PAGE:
Heck, even the minor romantic interest characters touch on this topic. Athos has squishy-warm feelings for the lovely Ninon de Larroque (Annabelle Wallis), a noblewoman determined to change the state of female education in France. Her ambition nearly gets her burned at the stake as a witch, but the more interesting part of her storyline is her stance on marriage. While she completely believes in romance, Ninon makes it clear that any marriage she could enter would be transactional simply by virtue of her fortune. If she married, her husband would become the sole executor of her estate, and she would have no control.

Athos, I should point out, agrees with her that it's a stupid system, and the two of them have a heady moment of "Will we fall in love?" until circumstances force them apart. But it's not the circumstances entirely that are doing the forcing here. Neither Athos nor Ninon is comfortable with marriage and both of their reasons for discomfort are shown to be completely valid. Marriage in 1700s France is a pretty awful thing.

The one character who really falls outside this framework, I should point out, is Porthos' love interest (or one of them, dude gets around), Flea (Fiona Glascott). Flea isn't a noblewoman, or a middle-class shopkeeper's wife, or even a peasant. She's a thief and a lowlife, living in the Court of Miracles - Paris' underworld. Heck, Flea doesn't just live in the Court of Miracles, she runs it, and she makes it clear how much she loves it.

Flea is notable not just because she's a new perspective on this whole issue, but because out of all the female characters on the show, she's the one least hindered by ideas of propriety or marriage. As the character with the least connection to societal norms, Flea doesn't care if she gets married or not. Even when she is in a relationship, she doesn't let her boyfriend boss her around, and is totally comfortable kicking his butt. Even more notable? 

When given the offer to leave her life of squalor and become an upstanding Musketeer's wife (an offer made on screen and mentioned as having been made in the past), Flea declines. She likes being free, and she has no intention of being anybody's wife. Being respectable never did anyone any good that she can see.

The thing is, she's kind of right.

Don't get me wrong. I, personally, am a fan of marriage. At least in the hypothetical. I would very much like to be married one day, and I'm not suggesting that we all take a tip from Flea's handbook and toss all societal norms out the window. But I do think there's something to be said for examining what we mean when we talk about marriage. Because as the show points out, there are a lot of different types of marriages, and not all of them, in fact, few of them, are actually about love.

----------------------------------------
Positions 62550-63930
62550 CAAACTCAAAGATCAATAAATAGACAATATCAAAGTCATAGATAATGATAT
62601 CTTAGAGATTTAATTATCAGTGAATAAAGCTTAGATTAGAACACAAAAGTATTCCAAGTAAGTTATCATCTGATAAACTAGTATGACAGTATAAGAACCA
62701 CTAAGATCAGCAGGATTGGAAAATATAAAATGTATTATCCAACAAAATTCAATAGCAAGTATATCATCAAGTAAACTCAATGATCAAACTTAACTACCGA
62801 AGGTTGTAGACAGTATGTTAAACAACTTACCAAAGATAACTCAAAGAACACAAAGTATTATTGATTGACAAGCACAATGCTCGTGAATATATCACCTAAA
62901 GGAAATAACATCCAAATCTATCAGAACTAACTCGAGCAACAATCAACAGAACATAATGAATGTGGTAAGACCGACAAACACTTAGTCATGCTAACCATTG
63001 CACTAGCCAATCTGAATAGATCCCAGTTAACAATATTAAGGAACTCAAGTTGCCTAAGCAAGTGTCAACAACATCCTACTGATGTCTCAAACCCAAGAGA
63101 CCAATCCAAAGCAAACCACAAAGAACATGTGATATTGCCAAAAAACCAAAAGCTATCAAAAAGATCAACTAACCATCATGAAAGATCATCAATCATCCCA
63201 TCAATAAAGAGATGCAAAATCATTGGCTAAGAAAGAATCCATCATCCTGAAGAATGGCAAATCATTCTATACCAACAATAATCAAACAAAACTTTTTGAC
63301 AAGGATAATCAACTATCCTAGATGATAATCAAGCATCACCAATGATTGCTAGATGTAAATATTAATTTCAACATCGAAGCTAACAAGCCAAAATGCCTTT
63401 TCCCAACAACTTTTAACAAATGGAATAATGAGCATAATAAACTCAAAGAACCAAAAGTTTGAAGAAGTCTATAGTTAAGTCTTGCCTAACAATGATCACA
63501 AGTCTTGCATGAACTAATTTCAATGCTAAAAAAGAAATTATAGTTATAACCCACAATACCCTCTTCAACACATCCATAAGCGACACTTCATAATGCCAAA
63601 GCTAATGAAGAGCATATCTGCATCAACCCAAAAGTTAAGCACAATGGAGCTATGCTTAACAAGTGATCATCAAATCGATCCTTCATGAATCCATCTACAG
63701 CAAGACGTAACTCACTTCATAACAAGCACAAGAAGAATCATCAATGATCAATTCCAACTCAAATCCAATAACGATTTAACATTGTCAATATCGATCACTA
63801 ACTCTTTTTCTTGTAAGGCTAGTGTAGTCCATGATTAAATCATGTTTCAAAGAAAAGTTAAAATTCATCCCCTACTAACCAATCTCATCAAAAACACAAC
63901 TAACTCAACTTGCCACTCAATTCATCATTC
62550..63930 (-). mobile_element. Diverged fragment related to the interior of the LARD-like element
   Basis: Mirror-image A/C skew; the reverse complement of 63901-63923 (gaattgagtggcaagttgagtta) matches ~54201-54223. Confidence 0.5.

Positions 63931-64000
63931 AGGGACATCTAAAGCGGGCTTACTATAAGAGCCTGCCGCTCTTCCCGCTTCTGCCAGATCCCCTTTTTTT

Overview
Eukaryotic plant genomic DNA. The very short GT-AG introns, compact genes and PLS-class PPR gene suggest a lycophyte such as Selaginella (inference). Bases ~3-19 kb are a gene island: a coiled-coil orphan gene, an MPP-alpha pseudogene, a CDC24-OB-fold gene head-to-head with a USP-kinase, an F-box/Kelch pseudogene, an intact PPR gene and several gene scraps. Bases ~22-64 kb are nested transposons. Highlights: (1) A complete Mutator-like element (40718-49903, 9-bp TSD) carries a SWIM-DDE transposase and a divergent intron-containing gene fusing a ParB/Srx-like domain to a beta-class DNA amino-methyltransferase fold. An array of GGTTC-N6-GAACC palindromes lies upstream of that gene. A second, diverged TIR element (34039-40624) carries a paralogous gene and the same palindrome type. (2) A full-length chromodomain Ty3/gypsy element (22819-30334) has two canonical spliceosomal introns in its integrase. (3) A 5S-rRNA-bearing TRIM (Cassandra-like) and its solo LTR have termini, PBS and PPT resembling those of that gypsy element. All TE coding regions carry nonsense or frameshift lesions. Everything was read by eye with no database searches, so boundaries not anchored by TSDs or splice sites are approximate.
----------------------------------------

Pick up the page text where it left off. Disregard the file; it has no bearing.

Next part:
Historically this rings true, at least as true as it can, given the caveat stated above about lack of proof and unreliable historical narrators. It's telling that the only love marriage on the show (Athos and Milady) ends in utter tragedy and disaster. That's probably a gross exaggeration on the actual historical situation, but I think it would be dangerous to dismiss the whole topic as taken out of proportion or historically inaccurate. I don't think it's historically inaccurate at all.

I mean, think about it. In pre-Enlightenment France, what value do women have outside of their roles as wife and mother? This is a time in history when women are codified as sexually inferior, and their position is as vessels for the continuation of families, not as people. Women exist, as far as historical record shows, pretty much for sex and babies and maybe some housework. That's about it.

In the upper classes, it's well documented that most marriages were based around strategic or financial negotiations, rather than love. But even on a middle-class level, as we see with Constance, marriages were determined by the need for everyone to be fed and clothed, and basic needs for food and shelter took precedence over romance. This is factored alongside the social stigma towards unmarried women. In other words, if you weren't married, what was the point of you? You're just a drain on resources, and you're a shame on your family.

Real marriage is supposed to be about two people becoming one spiritual entity. It's meant, if we're talking about "Christian marriage", to provide a way for two people to become more like Christ in their ability to love another person and, by growing closer to each other, to learn more how to be in relationship with God. Trust me, I know this, I've been to a bunch of weddings this year.

But let's be real. Most marriages aren't about that. Most marriages are about financial transactions or legal responsibility or getting to have sex a lot with the same person. All of which are potentially valid things. It's just important to consider that love marriages as we think of them, well, they're kind of a luxury, aren't they? And while I don't think that everything about The Musketeers' portrayal of sex and marriage is totally accurate (for starters why are all of the love interests white?), I do think it's a step in the right direction.